Dog's get own day camp program

Denise Sandoval opened the door and a half-dozen eager day campers pushed around her into the yard to tumble, chase and play.

They zoomed around the yard in the hot summer sun, quickly wearing each other down before nap time. Just another busy afternoon at the Hound House's doggy day camp.

Sandoval's daily charges are mainly house dogs who otherwise don't get much chance to socialize with other pooches, like Hogan, the 9-year-old cocker spaniel who belongs to Creekside Deli owners Terri and Bart Cantua.

"He's currently an only pet and our hours are so long that, if it weren't for day camp, he'd only be able to go for a walk on a leash," Terri Cantua said.

"But when he gets to day camp, he's very social. He challenges the other dogs to play.

"When we used to just board Hogan, like for a weekend, he was so hyper when we picked him up, we'd have to give him a mild tranquilizer," Terri Cantua said. "Now after a day at day camp, he's completely worn out."

Doggy day camp was started in May by the Hound House kennel owner, Dr. Vincent Euse, who also owns Silver Hills Veterinary Hospital out front.

He said the concept differs from doggy day cares offered in Reno and elsewhere.

"The doggy day care center typically is in one large space with all the dogs sharing a single inside area all day. When a dog is tired and lays down, there's nothing to keep the others from bothering him. When it's time to eat, there can be competition for the food," Euse said.

Euse designed his day camp program to work in conjunction with his existing kennel facilities.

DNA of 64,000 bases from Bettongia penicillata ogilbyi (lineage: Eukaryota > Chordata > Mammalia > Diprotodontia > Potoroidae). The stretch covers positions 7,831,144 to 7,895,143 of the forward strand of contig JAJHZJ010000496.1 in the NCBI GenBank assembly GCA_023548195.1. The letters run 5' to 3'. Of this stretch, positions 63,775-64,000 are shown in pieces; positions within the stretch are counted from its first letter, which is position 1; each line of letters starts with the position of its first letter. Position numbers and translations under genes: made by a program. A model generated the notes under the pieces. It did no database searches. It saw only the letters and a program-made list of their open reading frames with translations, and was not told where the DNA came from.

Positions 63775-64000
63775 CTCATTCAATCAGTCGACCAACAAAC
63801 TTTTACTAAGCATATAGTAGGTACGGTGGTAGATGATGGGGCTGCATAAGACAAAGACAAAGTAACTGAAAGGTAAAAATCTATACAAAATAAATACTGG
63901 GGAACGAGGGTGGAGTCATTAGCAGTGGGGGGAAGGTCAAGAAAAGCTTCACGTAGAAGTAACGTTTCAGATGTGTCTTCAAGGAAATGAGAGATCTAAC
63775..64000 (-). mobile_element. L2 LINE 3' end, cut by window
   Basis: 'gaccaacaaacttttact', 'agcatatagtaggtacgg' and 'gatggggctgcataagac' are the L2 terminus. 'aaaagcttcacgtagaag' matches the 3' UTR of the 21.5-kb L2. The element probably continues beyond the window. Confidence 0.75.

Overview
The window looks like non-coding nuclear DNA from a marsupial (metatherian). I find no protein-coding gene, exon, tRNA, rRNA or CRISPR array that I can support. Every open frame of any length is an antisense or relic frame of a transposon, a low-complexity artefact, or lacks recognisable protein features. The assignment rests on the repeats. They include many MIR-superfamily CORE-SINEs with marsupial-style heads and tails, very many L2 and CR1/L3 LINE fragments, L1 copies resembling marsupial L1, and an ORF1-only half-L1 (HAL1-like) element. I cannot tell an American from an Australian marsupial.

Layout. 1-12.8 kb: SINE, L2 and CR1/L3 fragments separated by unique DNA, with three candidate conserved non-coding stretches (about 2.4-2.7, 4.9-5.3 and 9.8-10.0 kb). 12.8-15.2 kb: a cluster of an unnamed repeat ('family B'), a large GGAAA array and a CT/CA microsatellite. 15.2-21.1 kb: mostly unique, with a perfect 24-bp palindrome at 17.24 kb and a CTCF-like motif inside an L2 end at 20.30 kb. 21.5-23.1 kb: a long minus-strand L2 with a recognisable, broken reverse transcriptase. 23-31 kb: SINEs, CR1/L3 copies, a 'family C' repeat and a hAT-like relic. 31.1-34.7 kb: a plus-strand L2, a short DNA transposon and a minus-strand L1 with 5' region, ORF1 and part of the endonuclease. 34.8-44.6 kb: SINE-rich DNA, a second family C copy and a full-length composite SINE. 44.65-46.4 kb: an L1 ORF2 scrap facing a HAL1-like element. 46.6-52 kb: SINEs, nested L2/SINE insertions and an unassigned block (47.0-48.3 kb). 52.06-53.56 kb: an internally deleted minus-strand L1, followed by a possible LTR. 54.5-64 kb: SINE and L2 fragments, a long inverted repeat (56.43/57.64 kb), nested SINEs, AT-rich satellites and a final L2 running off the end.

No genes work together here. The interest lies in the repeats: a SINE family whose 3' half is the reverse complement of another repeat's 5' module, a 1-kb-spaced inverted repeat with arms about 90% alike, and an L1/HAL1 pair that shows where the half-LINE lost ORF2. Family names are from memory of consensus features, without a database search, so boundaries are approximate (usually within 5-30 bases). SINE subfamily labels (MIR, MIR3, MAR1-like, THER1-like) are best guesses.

"Here, each dog has its own space to eat and to rest. Then they all go out to the yard together for a couple play times," he said.

Sandoval, who runs the day camp as well as manages the kennel, said the dogs are quite enthusiastic during their play times.

"We've got some play toys out here for them, balls and tug ropes, but they're more interested in playing with each other," Sandoval said. She has had as many as 14 dogs at a time playing in the 75-foot-wide yard this summer.

Sandoval, who had helped verify the effectiveness of dog training in California before coming to run the Hound House, said she checks out new day campers to make sure they can get along with the other dogs.

"I take each one on a leash to meet one of our regular dogs, one who gets along with everyone. It doesn't take long to tell if they will socialize all right," she said.

Euse said animals that have difficulty socializing can still be accommodated as day campers.

"If a dog acts mean or aggressive, obviously we're not going to endanger the other dogs. But he can still have his own kennel space and be taken outside on his own for exercise," Euse said.

Terri Cantua said she was enthusiastic when she heard of Euse's plans to set up the day camp.

"When they told us what they were planning on doing, I said, 'That's a great idea!' I know they have things like it in the Bay area," she said. "I think it's a nice addition to our community to have that option."

The basic $12.50 daily cost of the day camp covers the 8:30 a.m.-5 p.m. session, individual space and play times. Special dog treats such as locally made dog cookies or a pet ice cream called "Frosty Paws" are available for an additional charge. So are baths.

"One other thing I've come up with that is unique to us is our 'latchkey' program," Euse said.

Because many people have non-traditional hours, Euse was looking for a way to allow pets to be left off early or picked up after regular hours.

He discovered a lockable steel door that he could install through the kennel's cinder block wall. He put in two, each leading to an individual kennel. The doors are secured by combination locks with changeable combinations.

"Now, if someone needs to do an early or late pickup or drop off, we set the combination to a number they pick and they can open their pet's kennel from the outside," he said.


Doggy Day Camp

The Hound House

3289 N. Carson St.



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